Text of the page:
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Title: Identification of Eimeria acervulina conoid antigen using chicken monoclonal antibody and liquid chromatography coupled to mass spectrometry

item MATSUBAYASHI, MAKOTO - Osaka Prefecture University
item MINOURA, CHISA - Osaka Prefecture University
item SHINTAURO, KIMURA - Osaka Prefecture University
item HIROYUKI, TANI - Osaka Prefecture University
item MASARU, FURUYA - Osaka Prefecture University
item HARUO, MATSUDA - Osaka Prefecture University
item HIROSHI, NAKAGAWA - Osaka Prefecture University
item Lillehoj, Hyun
item HATTA, TAKESHI - Kitasato University
item TSUJI, NAOTOSHI - Kitasato University
item SASAI, KAZUMI - Osaka Prefecture University

Submitted to: Parasitology Research
Publication Type: Peer Reviewed Journal
Publication Acceptance Date: 6/2/2016
Publication Date: 11/2/2016
Publication URL:
Citation: Matsubayashi, M., Minoura, C., Shintauro, K., Hiroyuki, T., Masaru, F., Haruo, M., Hiroshi, N., Lillehoj, H.S., Hatta, T., Tsuji, N., Sasai, K. 2016. Identification of Eimeria acervulina conoid antigen using chicken monoclonal antibody and liquid chromatography coupled to mass spectrometry. Parasitology Research. 115(11):4123-4128.

Interpretive Summary: For the poultry industry, the disease called coccidiosis in chickens is important because it causes significant economic losses to producers when their flocks become sick. Researchers in Japan and the ARS in Beltsville, MD previously have generated a unique biological tool in the form of an antibody made in chickens that recognizes a key protein specific to the capability of the coccidiosis microbe called Eimeria acervulina to infect the cells of the chicken intestine. In the prior studies the antibody was added to cultures of chicken immune cells and to these cells was then added the parasite, the presence of the antibody in the culture significantly inhibited the invasion of host cells. To date, however, the exact molecule in Eimeria acervulina that is bound by this antibody allowing it to prevent infection remained unknown. For the work presented in this paper, we solved this question. Using molecule analysis, we found two proteins one of which was determined to be elongation factor-1 (EF-1), a molecule necessary in cells to make proteins, an EF-1-related protein. Our results suggested that EF-1a could be associated with the ability of the disease to take hold in the process of infection and may serve as a useful target towards development of strategies to limit the health and economic of this costly disease in chickens.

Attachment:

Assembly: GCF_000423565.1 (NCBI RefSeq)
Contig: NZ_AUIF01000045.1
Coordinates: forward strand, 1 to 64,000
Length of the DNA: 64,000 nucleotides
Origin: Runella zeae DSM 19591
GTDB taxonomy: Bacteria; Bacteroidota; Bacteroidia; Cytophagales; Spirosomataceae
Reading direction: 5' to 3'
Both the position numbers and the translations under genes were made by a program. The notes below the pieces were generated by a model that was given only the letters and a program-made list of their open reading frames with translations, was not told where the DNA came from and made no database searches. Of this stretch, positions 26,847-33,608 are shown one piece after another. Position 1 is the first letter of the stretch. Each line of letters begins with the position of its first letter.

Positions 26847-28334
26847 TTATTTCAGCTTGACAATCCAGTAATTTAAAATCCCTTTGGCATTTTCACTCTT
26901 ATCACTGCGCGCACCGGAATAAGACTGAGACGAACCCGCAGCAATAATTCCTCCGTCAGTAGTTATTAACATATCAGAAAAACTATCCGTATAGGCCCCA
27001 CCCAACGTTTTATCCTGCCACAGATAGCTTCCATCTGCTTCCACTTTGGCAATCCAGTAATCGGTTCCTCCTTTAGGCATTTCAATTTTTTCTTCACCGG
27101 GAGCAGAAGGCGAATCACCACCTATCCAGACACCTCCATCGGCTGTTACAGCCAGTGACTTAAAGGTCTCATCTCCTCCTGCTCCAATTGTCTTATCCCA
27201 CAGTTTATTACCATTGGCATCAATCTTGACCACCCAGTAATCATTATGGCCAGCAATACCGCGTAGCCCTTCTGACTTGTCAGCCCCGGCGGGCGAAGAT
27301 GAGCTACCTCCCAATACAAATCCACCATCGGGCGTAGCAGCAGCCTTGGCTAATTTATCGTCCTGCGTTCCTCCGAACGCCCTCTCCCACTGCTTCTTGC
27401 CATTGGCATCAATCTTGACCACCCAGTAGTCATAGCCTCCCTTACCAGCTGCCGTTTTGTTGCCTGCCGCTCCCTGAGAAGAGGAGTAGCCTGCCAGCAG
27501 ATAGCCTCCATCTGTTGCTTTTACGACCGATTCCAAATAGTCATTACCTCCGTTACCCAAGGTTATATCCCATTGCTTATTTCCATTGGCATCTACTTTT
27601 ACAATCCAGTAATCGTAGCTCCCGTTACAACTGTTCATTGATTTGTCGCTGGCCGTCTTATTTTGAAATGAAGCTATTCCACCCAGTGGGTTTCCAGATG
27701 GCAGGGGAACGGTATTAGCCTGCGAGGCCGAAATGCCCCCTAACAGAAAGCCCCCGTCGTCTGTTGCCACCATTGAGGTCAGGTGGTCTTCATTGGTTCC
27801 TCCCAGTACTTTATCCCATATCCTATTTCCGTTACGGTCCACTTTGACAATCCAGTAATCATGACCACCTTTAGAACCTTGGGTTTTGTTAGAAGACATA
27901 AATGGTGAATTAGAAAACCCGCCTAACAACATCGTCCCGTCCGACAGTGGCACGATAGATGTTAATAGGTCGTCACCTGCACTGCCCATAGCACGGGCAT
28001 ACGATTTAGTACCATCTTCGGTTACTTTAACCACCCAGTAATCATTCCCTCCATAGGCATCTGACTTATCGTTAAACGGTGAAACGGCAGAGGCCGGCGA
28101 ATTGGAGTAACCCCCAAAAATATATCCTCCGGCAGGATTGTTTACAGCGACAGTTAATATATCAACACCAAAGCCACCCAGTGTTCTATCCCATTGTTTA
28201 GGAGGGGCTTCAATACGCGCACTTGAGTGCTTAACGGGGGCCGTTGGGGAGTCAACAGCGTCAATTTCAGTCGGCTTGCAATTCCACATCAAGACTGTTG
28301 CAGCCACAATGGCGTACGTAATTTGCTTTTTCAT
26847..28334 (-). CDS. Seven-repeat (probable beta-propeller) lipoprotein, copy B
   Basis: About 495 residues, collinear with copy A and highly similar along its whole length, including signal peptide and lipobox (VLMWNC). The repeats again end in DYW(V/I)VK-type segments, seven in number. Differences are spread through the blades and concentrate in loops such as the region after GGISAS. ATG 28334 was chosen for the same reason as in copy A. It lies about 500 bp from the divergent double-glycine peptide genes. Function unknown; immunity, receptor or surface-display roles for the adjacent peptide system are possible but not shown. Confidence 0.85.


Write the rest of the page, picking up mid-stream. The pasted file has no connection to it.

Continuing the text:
Technical Abstract: Protozoan parasites of the phylum Apicomplexa include a large number of medically important species. Among them, Toxoplasma gondii, Plasmodium, Cryptosporidium that cause watery diarrhea and mortality in humans and livestock, and Eimeria which induces gastrointestinal disorder in livestock and poultry. In the poultry industry, Eimeria has been recognized as the most significant economically important protozoan parasite owing to its worldwide prevalence and severity of gut damage. In this report, ARS scientist collaborated with university scientists in Osaka, Japan to identify target vaccine molecules of Eimeria as an alternative to antibiotics for coccidiosis control. In previous studies, ARS developed a chicken mAb designated 6D-12-G10 which significantly inhibited the invasion of sporozoites in vitro and recognized the target as the conoid of the sporozoites Moreover, 6D-12-G10 appears to show high cross-reactivity with related parasites, including six other apicomplexan parasites, Eimeria spp., Neospora caninum, Toxoplasma gondii, and Cryptosporidium spp. Further analyses in C. parvum revealed that the protein recognized by 6D-12-G10 is involved with the host cell invasion. Our current study identified a protein at the cytoskeleton protein located at the apical region of zoites and the elucidation of the role of this protein in future may facilitate the development of recombinant vaccine.